Top Chef: The End.


You’ve got to hand it to the folks at Bravo. Not only did they give us the worst Top Chef season in recent memory, they also ruined what little incentive we had to tune in to the finale by revealing the winner hours before the show. Thanks for absolutely nothing, guys!

Part 2 of the finale kicks off right where Part 1 left off, with Angelo, Kevin, and Ed sitting in the Singapore version of a broom closet after Kelly has been eliminated. In comes Padma, who tells them, in her best Angry Mom voice, that “I need to see you all NOW.” So back they go to the judges’ table, where they learn that the final Elimination Challenge starts immediately. That challenge: Create a “four-course meal of the most amazing food you’ve ever done in your lives,” with vegetables for the first course, fish for the second, meat for the third, and dessert for the fourth. The meats will come courtesy of Tom and Eric’s early-morning shopping expedition.

And that’s it. No bad puns, no weirdo twists, no nothing. Except that — surprise! — here’s Michael Voltaggio, Ilan Hall, and Hung Huynh, shipped to Singapore to act as the finalists’ sous chefs. It’s less reunion than frat party without the water bongs, and all of the dudes stand there grinning at each other warily. The finalists determine by knife pull who their sous will be: Ed gets Ilan, Angelo gets Hung, and Kevin gets Michael, whom he knows from way back. When Angelo gets Hung, he gives us another of his empty thought-bubble pronouncements: “We’re in Asia, I’m in the finals, and I get Hung. It’s a trilogy!”

All of the chefs go back to their hotel rooms to drink beer and strategize. And then Angelo starts feeling like crap and retires to his bedroom. There he stays, his misery mounting, until a doctor shows up to give him a “20 percent chance” of being able to cook the next day. The episode assumes momentary tension. And then it recedes as the rest of the chefs go shopping and Angelo communicates with Hung by phone, telling him which ingredients to buy. It’s actually fairly entertaining because we get to watch Hung display the superhuman capability that made him so much fun to watch in Season 3.

Reflecting on Angelo’s delicate state, Ed takes a predictably unsympathetic view: “It’s $125,000. It’s a pretty good incentive to tell your body to say ‘fuck you’ and get out of bed.” Man, we’d love to see his version of the health care bill. Also, to digress for a moment: We finally realized that Ed has sounded drunk for this entire season. The constantly slurred speech, the droopy eyelids — all of this time we assumed it was deadpan sarcasm, but in retrospect, it now seems more like garden-variety inebriation. Just saying.

After the chefs go shopping and Hung annoys everyone by hogging a big lobe of foie gras for himself, the doctor goes back to see Angelo and gives him a massive shot in the ass that will provide him with a “3 percent chance” of feeling good enough to cook. “Three percent” in reality TV land means “100 percent,” and, of course, Angelo is quickly resurrected, back to enlighten us all. “It’s time to jump into my cape!” he beams, and starts plotting things to do with marshmallows and foie gras.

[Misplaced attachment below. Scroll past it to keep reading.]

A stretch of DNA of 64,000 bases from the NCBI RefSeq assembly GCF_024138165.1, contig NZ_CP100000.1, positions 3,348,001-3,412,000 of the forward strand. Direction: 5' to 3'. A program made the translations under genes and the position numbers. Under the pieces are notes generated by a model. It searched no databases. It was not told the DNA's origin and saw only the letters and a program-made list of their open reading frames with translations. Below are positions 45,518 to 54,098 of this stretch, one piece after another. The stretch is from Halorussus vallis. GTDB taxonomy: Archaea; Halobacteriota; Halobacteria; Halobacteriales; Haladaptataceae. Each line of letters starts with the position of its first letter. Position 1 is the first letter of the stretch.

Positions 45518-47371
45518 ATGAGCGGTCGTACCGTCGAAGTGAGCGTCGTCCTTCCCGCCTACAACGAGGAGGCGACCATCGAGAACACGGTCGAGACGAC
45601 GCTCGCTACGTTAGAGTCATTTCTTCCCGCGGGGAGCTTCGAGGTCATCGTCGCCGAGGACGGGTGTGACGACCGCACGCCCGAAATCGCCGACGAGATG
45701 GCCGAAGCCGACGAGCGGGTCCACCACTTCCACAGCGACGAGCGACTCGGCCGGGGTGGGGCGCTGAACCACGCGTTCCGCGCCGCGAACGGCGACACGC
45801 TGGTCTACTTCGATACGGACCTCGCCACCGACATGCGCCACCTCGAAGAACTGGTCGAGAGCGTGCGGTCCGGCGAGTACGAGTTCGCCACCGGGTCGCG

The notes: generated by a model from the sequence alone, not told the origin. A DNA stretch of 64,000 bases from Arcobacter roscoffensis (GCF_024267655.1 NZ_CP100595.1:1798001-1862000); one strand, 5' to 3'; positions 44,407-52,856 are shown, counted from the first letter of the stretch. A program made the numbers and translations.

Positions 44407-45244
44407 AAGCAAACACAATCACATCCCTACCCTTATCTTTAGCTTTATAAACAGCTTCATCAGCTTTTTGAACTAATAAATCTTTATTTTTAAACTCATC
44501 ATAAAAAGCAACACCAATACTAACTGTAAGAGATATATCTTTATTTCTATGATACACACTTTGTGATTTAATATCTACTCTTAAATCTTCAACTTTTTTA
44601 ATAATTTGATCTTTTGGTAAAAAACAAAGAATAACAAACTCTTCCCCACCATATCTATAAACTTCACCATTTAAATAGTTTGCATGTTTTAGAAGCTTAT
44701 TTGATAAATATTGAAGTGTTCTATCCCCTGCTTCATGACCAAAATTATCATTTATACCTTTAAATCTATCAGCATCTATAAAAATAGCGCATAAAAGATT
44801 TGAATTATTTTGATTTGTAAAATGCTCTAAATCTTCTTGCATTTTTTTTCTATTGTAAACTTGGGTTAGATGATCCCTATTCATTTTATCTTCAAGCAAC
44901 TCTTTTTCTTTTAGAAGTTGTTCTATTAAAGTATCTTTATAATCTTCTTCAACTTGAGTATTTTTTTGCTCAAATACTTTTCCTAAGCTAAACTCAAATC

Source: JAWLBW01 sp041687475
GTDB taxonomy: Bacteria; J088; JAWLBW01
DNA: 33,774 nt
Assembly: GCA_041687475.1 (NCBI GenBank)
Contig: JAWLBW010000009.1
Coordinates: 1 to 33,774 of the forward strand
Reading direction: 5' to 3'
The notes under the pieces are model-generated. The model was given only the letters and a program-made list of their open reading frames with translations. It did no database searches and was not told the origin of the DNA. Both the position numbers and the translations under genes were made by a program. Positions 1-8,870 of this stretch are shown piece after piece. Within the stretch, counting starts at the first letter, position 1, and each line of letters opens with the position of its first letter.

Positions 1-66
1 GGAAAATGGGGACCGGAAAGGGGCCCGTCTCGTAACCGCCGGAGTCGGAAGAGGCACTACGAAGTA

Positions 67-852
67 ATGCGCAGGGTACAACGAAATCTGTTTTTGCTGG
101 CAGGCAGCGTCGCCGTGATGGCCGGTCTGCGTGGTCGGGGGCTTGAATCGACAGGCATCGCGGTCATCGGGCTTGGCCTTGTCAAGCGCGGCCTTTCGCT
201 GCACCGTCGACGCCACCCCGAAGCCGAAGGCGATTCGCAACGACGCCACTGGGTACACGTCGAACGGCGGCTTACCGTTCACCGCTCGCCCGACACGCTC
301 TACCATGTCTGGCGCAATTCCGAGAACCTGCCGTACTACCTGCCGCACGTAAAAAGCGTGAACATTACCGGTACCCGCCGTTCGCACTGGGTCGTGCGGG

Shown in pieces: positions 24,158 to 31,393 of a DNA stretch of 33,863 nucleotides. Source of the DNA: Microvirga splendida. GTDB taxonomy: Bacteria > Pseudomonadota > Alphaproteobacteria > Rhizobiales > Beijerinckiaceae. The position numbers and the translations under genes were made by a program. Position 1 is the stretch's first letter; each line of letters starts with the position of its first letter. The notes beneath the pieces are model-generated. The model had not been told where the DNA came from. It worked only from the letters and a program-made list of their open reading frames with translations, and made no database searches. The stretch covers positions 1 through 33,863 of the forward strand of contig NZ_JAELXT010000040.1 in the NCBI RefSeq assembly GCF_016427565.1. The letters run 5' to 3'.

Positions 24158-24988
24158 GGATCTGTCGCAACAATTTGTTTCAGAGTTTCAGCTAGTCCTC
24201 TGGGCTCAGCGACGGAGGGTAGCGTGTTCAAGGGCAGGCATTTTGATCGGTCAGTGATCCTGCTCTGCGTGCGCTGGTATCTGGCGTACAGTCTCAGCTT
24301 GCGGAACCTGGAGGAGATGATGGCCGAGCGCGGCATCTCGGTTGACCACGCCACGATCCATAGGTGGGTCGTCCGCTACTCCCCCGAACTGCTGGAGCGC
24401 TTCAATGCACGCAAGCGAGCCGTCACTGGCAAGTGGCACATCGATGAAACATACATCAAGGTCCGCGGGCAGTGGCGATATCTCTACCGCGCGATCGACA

Finally, it’s time for the tasting. Tom, Padma, Gail, and Eric put on fancy clothes and sit down to eat with a roomful of people including Seetoh, Susan Feniger, Dana Cowin, Paul Bartolotta, and David Chang, who looks like he’s passing a kidney stone.

Things in the kitchen are drama-free. The food that comes out of it is described in such a convoluted fashion that it’s best to just dwell on the best and the worst. In the latter category, the judges are bewildered and a bit annoyed by Angelo’s sautéed duck breast and foie gras with marshmallow and a cherry shooter. Angelo claims the shooter was a palate cleanser, but the judges aren’t convinced, in part because it has the consistency of NyQuil. And Ed’s dessert, an uninspired sticky toffee date pudding with fleur de sel chantilly, leads Chang to observe that it’s “sort of like a fuck-you.” Did you really think David Chang could make it through a reality show guest stint without dropping at least one F-bomb? We didn’t, either.

At the other end of the spectrum, the judges love Kevin’s dessert, a take on the Singapore Sling that contains tropical fruits and a “coconut surprise” and also looks really pretty. They also praise the broth in Angelo’s rouget bouillabaise and have props for Kevin’s pan-seared rouget with cuttlefish noodles and braised pork belly. Pondering the various merits of everybody’s work, Tom observes that “Kevin stayed very focused and paid homage to every ingredient.”

Which means that … Kevin is Top Chef. When Padma tells him this, Kevin responds, “I am??!!” Which is kind of sweet and also makes us feel, for the first time this season, greater satisfaction than disgust. Kevin seems like a decent guy. His m.o. all season has been to keep his head down and do solid work, and while that wasn’t as, ahem, thought-provoking to watch as Ed cross-dressing or Angelo being … Angelo, it’s gratifying, in a low-key way. And also an appropriately anticlimactic ending for a completely anticlimactic season. Angelo didn’t even cry. But we almost did, because the longest season in Top Chef history has finally crawled into the sunset.